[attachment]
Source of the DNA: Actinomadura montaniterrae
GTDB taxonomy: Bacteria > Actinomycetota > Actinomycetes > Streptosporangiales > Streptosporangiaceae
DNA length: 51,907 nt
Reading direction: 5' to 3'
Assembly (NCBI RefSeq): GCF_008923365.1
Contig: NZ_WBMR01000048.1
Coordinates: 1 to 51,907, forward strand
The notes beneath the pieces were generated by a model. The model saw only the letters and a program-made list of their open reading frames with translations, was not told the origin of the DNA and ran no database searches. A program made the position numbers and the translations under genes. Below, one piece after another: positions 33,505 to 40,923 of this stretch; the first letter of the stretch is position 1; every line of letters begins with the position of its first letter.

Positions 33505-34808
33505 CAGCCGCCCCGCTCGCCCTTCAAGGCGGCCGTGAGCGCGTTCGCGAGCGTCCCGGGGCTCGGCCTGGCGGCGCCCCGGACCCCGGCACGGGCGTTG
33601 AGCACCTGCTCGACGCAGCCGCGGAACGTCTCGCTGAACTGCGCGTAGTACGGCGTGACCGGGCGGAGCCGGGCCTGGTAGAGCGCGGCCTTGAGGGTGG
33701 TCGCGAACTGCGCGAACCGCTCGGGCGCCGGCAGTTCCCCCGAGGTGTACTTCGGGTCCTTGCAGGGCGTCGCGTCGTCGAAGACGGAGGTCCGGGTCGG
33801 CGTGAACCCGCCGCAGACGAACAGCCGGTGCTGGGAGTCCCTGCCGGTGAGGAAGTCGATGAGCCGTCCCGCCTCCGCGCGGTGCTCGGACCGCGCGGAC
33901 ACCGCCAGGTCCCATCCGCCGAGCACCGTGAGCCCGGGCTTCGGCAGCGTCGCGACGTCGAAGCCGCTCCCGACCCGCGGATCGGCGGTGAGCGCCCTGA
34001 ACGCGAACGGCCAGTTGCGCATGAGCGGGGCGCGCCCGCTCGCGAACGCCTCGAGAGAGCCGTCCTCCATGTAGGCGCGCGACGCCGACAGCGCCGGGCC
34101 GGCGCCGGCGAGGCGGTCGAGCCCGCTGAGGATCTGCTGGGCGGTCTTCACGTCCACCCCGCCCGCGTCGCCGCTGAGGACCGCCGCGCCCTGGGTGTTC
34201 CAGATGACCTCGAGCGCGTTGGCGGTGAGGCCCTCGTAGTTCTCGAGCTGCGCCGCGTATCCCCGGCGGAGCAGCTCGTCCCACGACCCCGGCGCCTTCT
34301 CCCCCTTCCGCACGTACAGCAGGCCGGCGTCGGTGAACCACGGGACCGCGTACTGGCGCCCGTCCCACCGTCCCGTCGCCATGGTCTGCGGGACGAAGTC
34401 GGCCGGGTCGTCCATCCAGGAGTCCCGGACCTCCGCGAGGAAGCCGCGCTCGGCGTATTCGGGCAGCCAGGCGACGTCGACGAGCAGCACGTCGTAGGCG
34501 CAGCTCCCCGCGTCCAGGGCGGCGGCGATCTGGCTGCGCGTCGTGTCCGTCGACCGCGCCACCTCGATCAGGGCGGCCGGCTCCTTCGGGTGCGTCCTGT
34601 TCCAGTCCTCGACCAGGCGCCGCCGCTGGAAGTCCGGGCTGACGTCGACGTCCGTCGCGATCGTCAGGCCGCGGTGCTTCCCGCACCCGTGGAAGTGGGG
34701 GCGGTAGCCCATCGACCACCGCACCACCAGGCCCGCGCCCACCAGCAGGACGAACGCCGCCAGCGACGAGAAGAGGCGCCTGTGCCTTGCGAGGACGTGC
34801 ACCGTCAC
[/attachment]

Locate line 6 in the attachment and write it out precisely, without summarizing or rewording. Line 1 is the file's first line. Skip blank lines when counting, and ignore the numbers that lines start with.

Contig: NZ_WBMR01000048.1